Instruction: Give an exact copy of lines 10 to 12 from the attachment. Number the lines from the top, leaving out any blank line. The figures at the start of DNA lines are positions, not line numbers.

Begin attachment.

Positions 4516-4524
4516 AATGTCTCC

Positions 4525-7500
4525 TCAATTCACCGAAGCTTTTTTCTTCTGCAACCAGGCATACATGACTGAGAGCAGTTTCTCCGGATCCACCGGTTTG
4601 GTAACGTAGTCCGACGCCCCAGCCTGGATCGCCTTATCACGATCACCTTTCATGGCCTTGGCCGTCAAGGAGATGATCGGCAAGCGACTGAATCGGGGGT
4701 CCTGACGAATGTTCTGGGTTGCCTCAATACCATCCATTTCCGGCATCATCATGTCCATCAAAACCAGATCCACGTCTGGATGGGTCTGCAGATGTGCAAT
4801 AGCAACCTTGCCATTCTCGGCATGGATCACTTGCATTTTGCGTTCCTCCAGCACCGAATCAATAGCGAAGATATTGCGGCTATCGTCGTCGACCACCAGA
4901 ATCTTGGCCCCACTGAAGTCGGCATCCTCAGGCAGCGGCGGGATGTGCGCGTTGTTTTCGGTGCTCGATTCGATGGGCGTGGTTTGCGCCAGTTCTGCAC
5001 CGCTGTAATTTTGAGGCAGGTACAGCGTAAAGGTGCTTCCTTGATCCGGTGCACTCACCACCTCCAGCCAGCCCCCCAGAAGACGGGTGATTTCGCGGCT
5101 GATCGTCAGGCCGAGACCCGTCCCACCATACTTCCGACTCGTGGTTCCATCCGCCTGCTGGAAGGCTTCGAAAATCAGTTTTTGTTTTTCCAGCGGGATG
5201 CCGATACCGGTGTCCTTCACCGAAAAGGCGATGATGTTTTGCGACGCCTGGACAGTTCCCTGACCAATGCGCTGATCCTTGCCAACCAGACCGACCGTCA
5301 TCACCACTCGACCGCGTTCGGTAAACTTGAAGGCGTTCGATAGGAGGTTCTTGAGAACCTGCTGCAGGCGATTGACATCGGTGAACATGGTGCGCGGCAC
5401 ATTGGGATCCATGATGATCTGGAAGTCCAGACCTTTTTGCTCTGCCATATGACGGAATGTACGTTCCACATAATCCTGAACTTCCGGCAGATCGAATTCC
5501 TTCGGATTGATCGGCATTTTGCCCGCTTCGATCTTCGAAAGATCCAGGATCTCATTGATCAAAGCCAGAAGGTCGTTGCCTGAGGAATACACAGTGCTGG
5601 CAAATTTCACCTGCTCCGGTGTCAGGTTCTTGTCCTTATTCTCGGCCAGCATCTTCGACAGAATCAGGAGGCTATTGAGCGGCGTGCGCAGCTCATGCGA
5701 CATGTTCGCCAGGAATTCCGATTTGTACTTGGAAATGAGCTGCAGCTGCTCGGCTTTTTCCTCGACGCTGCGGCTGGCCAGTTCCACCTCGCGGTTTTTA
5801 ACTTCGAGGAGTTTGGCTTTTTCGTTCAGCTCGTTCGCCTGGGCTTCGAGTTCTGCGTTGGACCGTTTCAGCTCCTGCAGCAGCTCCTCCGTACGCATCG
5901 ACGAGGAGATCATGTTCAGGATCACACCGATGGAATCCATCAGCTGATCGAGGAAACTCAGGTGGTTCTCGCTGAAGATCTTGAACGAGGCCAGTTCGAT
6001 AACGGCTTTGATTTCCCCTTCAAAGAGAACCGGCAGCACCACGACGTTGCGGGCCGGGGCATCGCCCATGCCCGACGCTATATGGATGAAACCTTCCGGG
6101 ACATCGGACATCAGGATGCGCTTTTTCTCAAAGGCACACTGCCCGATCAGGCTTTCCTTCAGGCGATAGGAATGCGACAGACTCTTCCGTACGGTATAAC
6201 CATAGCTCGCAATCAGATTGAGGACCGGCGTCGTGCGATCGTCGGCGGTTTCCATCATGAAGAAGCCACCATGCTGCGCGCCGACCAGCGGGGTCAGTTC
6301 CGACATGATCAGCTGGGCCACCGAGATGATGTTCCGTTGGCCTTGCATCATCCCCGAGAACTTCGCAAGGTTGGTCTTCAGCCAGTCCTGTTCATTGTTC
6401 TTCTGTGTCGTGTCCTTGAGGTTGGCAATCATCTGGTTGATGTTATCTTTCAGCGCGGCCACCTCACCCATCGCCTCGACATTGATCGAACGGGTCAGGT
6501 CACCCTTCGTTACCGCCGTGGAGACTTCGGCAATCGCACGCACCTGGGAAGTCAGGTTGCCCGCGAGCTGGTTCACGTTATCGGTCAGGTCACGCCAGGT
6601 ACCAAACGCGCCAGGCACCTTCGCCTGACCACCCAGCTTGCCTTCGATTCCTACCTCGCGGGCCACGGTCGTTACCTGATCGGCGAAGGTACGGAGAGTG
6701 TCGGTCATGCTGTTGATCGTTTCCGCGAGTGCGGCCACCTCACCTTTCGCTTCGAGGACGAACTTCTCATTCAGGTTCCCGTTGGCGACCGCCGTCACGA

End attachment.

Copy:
5101 GATCGTCAGGCCGAGACCCGTCCCACCATACTTCCGACTCGTGGTTCCATCCGCCTGCTGGAAGGCTTCGAAAATCAGTTTTTGTTTTTCCAGCGGGATG
5201 CCGATACCGGTGTCCTTCACCGAAAAGGCGATGATGTTTTGCGACGCCTGGACAGTTCCCTGACCAATGCGCTGATCCTTGCCAACCAGACCGACCGTCA
5301 TCACCACTCGACCGCGTTCGGTAAACTTGAAGGCGTTCGATAGGAGGTTCTTGAGAACCTGCTGCAGGCGATTGACATCGGTGAACATGGTGCGCGGCAC